Regional Gateway: air taxi trial takes-off in Saudi Arabia

Islamic Lifestyle

Islamic lifestyle wrap: Tajikistan formalizes hijab ban

Here's a roundup of key developments across the Islamic lifestyle ecosystem during the month of June

Editor's note: In a move designed to revolutionize pilgrim transportation, Saudi Arabia has tested its first pilotless air taxi during this year's Hajj season. The ministry has also begun issuing Umrah visas. 

Meanwhile, Qatar is leveraging frontier technologies to advance a preservation project.

Operational Developments


Halal Lechon Baka Festival highlights halal tourism

The first-ever “Halal Lechon Baka Festival” in Isulan captivated locals on June 18th, featuring over 50 halal-certified roast beef dishes to celebrate Eid’l Adha. Governor Datu Pax Ali Mangudadatu emphasized unity and promoted halal tourism, echoing President Ferdinand Marcos Jr.’s vision for international engagement. The event will now become an annual celebration across municipalities, promoting inclusivity amid cultural diversity in Sultan Kudarat. (PIA Sultan Kudarat)​.


Saudi Arabia

Ministry provides nearly 1.5 million religious services to pilgrims during Hajj

Nearly 1.5 million religious services were provided to pilgrims during this year’s Hajj season, according to the Saudi Press Agency.


Six hundred Islamic teachers and translators were available to assist pilgrims in Makkah, Madinah, and the Hajj sites of Mina, Muzdalifah, and Arafat, including answering inquiries via a toll-free number. 


ESG Developments

Saudi Arabia

Green Pilgrimage Initiative to reduce hajj's carbon footprint

Saudi Arabia has introduced the Green Pilgrimage Initiative aimed at reducing the environmental impact of the Hajj pilgrimage.


The initiative includes measures such as promoting the use of eco-friendly materials, implementing waste reduction strategies, and encouraging pilgrims to adopt sustainable practices. (Gulf News)



Saudi Arabia

Saudi Arabia trials first pilotless air taxi for Hajj pilgrims in Mecca

Saudi Arabia conducted a trial run of the world's first civil aviation-approved flying taxi, the EH216-S during this hajj season.


The electric vehicle aims to revolutionize pilgrim transportation during Hajj, offering efficient movement between holy sites, emergency response, and logistical support.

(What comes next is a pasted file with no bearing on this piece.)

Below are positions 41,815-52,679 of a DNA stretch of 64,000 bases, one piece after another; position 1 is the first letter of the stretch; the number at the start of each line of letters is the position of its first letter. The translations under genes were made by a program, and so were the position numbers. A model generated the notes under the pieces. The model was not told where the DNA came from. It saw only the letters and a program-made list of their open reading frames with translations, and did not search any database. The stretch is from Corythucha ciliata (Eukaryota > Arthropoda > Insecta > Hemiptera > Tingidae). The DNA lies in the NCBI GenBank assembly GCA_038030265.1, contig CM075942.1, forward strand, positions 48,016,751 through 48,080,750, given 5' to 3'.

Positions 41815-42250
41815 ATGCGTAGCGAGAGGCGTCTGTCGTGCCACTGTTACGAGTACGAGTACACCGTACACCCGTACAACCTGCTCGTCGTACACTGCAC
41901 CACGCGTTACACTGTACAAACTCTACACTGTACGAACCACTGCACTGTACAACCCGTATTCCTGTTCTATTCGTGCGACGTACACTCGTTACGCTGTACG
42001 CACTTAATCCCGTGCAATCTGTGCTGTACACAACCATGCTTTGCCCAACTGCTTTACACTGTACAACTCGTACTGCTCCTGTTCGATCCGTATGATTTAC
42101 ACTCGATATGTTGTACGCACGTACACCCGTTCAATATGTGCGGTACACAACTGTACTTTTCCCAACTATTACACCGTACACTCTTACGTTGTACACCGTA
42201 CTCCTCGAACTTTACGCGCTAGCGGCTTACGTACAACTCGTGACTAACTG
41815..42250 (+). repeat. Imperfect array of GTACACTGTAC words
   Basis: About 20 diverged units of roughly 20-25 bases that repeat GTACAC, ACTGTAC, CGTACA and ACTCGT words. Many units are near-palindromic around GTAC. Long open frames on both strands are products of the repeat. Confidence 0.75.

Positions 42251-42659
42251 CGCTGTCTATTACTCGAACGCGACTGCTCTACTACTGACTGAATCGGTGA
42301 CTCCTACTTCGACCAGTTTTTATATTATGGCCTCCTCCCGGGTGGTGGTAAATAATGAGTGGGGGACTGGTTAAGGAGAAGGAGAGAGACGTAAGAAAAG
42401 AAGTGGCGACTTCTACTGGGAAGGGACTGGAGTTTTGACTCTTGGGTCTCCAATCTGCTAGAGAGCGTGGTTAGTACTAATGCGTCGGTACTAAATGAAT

Authorities plan further trials to extend its range and speed. (Al Arabiya News)



Tech project aims to preserve Arabic language, Islamic heritage

Qatar’s Hamad Bin Khalifa University is spearheading the Fanar project, which aims to preserve the Arabic language using advanced AI techniques.


The project involves developing Arabic-centric language models capable of understanding and generating responses in various Arabic dialects.  (Wired Middle East)


Trade Developments


Boracay set to launch as Muslim-friendly destination

The Department of Tourism (DOT) has announced plans to reposition Boracay as a Muslim-friendly destination, aiming to attract more Muslim visitors.


Scheduled for September, the initiative includes private coves for Muslim women and enhanced amenities like prayer rooms and halal-certified dining options.


This effort underscores DOT's commitment to diversify tourism offerings and attract a broader international audience. (Qatar moments)



United States

Islamic Scholarship Fund expands film industry ties

The Islamic Scholarship Fund (ISF) has received a $500,000 grant from the Doris Duke Foundation’s Building Bridges Program.


The funding will support multi-year fellowships with the Sundance Institute, provide mentorship, and facilitate participation in key industry events. 


ISF aims to empower filmmakers keen to tell Muslim stories, fostering empathy and understanding. (IDA Editorial)



Saudi Arabia

Ministry begins issuing Umrah visas for post-Hajj season

Saudi Arabia’s Ministry of Hajj and Umrah has begun issuing Umrah visas for the post-Hajj season, as reported by the Saudi Press Agency.


The new Umrah season will start with the Islamic New Year on Muharram 1, aiming to facilitate the arrival of pilgrims and ensure a smooth experience.




Muslim-majority country formalizes hijab ban, restricts Eid festivities

Tajikistan’s parliament has formalized a ban on Islamic attire and Eid celebrations, making the wearing of hijabs and other religious garments officially forbidden.


Enacted by the upper house, Majlisi Milli, on June 19, the new rule follows a decade-long unofficial ban on headscarves in the Muslim-majority nation.


Violators face fines up to 7,920 somonis (approximately $700), while companies allowing such attire can be fined 39,500 somonis ($3,500). (CG Wall)